Bones Restaurant in Paris | Paris By Mouth


James Henry, the chef noted in many reviews below, departed Bones in August of 2015. The bones of Bones remain open in the meantime with a more limited menu of charcuterie, cheese, suckling pig sandwiches and small plates from owner Florent Ciccoli.

Practical information

Address: 43 rue Godefroy Caviagnac, 75011
Nearest transport: Voltaire (9)
Hours: Dinner Tuesday through Saturday; Closed Sunday and Monday.
Reservations: Book a few weeks in advance (no reservations for bar)
Telephone: 09 80 75 32 08
Average price for dinner: 40-59€
Style of cuisine: Modern French
Website   Facebook

Reviews of Interest

Note: these reviews are from James Henry’s tenure as chef

David Lebovitz (2014) “There is something un-Parisian about this place, from the chalkboard that says the bread is made in-house to the exceptionally friendly, bearded waitstaff (the sommelier is happy to open a bottle of wine for you to try before committing). The massive côte de bœuf is particularly outstanding and goes down well with any of the reds on the wine list.”

Not Drinking Poison in Paris (2013) “The natural wine list at Bones is respectable, and wine buyer Pierre Derrien has succeeded in getting admirable allocations of certain sought-after natural producers (Pfifferling, Ganevat, Cornelissen, etc.). Derrien also deserves a lot of credit for actively expanding the list, pushing boundaries, and offering clients more than what they might otherwise demand. I hope he’ll forgive me if I still suggest that the list at Bones could use slightly better oversight, more staff training, and faster service.”

Le Figaro (2010) “Côté bar, on grignote charcuteries affinées maison, butternut et ricotta, foie gras et figue fraîche ou carpaccio de mulet noir. Côté resto, on déroule trois savoureux amuse-bouches (cœurs de canard, huîtres fumées, gambas à la plancha), deux entrées (dont un rouget, ­piperade d’anthologie), un plat (pintade croustillante ou cœur de veau) et un dessert (glace amande, quetsche, meringue). Les assiettes, graphiques et minimalistes, ont toutes le même squelette: trois produits de choix. Sans fausse note.”

Lost In Cheeseland (2013) “Henry plays up raw materials in design and approaches pedigreed ingredients in a noble, unpretentious way. You’ll find small plates of raw, seared, pickled, smoked or grilled fish, meat and vegetables that you’d be hard pressed to find on the plate anywhere else.”

Alexander Lobrano (2013) “This place matters most as the launch pad for a young man who is quite certainly fated to become a very successful and well-known chef, whether this future unfolds in Paris or elsewhere. It’s also just a big sweet gulp of fresh air for anyone who wants Paris to ignore the 3 Bs–Berlin, Barcelona and Brooklyn, and coin its own idea of a grandly Gallic good time at the beginning of this new century as surely as it did the last one.”

The New York Times (2013) “At the bar, three kinds of oysters are offered à l’unité, superbly fresh and bright. Bar menu bedfellows include vividly citrusy sea bass carpaccio and fulsome paper-thin slices of cured, dried and smoked duck breast. By-the-glass options span Sicilian Lamoresca to Le Pic Gris from Vallée du Rhône.”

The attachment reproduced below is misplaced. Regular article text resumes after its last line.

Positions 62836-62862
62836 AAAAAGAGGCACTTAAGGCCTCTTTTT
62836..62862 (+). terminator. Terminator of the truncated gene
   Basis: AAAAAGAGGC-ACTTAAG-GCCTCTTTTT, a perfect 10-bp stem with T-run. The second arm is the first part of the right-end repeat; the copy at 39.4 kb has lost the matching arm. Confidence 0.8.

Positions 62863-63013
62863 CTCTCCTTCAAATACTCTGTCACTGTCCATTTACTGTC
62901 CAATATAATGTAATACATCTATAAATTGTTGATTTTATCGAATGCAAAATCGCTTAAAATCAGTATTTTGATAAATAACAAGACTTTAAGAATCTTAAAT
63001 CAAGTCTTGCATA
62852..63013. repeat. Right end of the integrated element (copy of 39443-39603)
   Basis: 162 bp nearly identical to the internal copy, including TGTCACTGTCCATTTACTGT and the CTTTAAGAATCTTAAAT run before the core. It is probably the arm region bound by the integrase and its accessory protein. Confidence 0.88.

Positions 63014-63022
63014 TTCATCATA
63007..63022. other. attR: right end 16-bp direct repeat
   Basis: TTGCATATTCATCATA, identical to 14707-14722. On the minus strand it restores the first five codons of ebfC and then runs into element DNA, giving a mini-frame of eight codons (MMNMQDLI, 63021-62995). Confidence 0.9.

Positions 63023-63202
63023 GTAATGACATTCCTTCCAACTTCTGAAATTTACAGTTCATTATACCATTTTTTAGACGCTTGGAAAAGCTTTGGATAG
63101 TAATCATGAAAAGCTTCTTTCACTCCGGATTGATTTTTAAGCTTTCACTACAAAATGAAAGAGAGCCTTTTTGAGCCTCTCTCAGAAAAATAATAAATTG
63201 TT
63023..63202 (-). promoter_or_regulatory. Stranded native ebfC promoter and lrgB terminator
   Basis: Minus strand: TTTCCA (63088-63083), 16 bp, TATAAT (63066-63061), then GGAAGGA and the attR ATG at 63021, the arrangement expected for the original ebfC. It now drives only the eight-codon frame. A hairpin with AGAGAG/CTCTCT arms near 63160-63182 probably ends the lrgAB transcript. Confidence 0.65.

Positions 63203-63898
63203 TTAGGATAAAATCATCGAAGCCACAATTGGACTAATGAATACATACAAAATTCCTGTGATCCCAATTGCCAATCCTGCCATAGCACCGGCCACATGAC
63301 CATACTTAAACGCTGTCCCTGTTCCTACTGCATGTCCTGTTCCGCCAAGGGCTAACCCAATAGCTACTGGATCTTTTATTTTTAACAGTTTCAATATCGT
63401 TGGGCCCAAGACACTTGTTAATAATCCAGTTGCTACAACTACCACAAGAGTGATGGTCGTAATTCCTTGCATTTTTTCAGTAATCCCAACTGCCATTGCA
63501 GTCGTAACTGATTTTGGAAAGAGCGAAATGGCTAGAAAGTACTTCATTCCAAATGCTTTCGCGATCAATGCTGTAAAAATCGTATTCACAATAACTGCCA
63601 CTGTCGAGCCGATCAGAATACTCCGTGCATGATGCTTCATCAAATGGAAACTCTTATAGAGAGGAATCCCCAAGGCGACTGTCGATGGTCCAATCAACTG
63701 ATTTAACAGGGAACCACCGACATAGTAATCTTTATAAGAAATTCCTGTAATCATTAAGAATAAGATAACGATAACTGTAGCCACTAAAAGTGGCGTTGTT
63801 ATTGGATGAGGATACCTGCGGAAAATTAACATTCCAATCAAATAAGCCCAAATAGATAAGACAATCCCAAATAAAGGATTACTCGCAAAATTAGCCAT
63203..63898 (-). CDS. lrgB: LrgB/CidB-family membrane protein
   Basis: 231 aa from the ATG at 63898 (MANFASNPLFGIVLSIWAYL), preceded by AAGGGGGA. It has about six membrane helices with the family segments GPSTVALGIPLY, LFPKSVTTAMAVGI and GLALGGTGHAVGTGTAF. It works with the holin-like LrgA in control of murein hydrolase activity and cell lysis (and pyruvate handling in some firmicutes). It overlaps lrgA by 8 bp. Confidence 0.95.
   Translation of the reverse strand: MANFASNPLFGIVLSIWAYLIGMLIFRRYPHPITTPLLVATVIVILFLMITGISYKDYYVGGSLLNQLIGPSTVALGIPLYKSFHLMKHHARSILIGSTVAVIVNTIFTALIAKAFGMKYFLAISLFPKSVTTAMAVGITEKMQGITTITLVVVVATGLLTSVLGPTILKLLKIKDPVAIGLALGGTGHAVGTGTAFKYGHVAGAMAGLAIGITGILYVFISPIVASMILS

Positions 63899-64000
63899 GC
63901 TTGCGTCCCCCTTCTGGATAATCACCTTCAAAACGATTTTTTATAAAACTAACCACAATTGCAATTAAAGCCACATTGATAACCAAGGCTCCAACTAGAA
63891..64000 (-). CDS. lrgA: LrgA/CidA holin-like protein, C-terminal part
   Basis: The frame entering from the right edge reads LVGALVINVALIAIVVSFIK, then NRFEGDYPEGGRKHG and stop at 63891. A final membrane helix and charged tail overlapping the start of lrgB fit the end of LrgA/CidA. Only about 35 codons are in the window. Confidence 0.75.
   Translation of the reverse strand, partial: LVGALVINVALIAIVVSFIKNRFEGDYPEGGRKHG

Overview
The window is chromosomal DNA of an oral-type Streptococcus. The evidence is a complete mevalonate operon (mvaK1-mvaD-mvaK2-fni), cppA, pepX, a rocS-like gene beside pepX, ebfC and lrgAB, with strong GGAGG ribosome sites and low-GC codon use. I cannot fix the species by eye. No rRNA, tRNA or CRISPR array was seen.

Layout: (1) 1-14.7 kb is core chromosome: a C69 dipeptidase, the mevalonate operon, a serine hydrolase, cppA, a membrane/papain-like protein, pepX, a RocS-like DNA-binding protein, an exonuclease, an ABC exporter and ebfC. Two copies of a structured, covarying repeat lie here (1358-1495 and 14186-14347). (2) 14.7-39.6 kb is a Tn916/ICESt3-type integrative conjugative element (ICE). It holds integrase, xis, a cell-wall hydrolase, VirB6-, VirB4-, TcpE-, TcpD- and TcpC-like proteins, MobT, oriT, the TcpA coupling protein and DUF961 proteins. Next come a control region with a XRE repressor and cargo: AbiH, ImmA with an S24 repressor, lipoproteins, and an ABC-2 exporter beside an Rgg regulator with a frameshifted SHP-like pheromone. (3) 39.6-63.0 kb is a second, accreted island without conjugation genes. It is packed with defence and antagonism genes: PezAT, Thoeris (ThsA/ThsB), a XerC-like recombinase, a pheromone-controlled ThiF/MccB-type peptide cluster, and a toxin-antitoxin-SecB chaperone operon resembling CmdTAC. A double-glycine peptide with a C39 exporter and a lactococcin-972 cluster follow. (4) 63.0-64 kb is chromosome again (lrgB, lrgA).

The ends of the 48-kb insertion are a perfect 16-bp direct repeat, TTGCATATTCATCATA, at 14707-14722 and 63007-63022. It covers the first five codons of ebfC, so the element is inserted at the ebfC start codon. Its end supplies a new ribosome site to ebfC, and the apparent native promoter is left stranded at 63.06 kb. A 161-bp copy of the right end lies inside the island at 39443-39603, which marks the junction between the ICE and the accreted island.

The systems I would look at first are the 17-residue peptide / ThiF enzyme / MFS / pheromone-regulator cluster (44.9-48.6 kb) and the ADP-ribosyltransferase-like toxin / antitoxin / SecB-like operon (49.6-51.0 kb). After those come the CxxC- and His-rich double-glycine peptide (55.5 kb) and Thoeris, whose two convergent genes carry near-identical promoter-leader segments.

Le Fooding (2013) “La trouvaille, c’est cet espace mixte et brut, music bar pour picoreurs de nuit, gastro cool pour bâfreurs de sensations, suprême bistroy pour les debout et les assis. La cuisine, griffée James Henry… est un manifeste de gastronomie populaire en vibration avec des pépites de choc… Sans trop se risquer, l’une des adresses de la nouvelle année.”

Le Figaro (2012 preview) “Barbe de trois jours, tatouages sur les biceps, T-shirt branché… James Henry a le look de son âge: 29 ans… Sa spécialité: cuisiner le cru, notamment les légumes. Il n’hésite pas à dynamiser les légumes oubliés. Sa force: sa jeunesse et sa fougue. Il ose des produits improbables et le résultat est bon. Son lieu jaune, accompagné de sa purée d’héliantis caramélisés en témoigne. Sa botte secrète: peu de produits à la fois. Pas d’assiettes fourre-tout mais des compositions simples, souvent concentrées autour de trois produits.”

6 thoughts on “Bones”

  1. This was a nice meal all around. Although our reservation was misplaced, the seasoned crew was able to extend a table to my wife and I granted we finish before the next guests. The food was a fine example of a well balanced tasting menu. The ingredients were fresh and well pared, the flow of the meal felt natural in each course. Not enough can be said for this fine young chef and the wonderful staff assembled. Meeting James Henry was a treat, but from start to finish the entire experience of Bones and her family was pleasant. This is one of the finest meals in easily the most approachable setting I have had to date. For some reason this reminded me of Momofuku Ko in the relaxed setting juxtaposed with the flawlessly executed cuisine. Paris has a new gem, I will want to see if they can keep the feel and execution as the notoriety grows.

  2. Come for the food, leave with the bread! I, too, took a chunk home and it made the most brilliant toast. James’s bread can go toe to toe with any other glamorous pain de campagne out there. Oh yeah, the rest of the food is great too. Glad this place exists. Hope I’ll still be able to book it before 2014.

  3. James comes in early each day to make his own bread – he even gave us half a loaf as a parting gift tonight. Excellent meal all round and very enthusiastic and casual staff

  4. Another one for our fall “list” ~ I already have more places on the list than number of meals we can have in a 2 week period. :)


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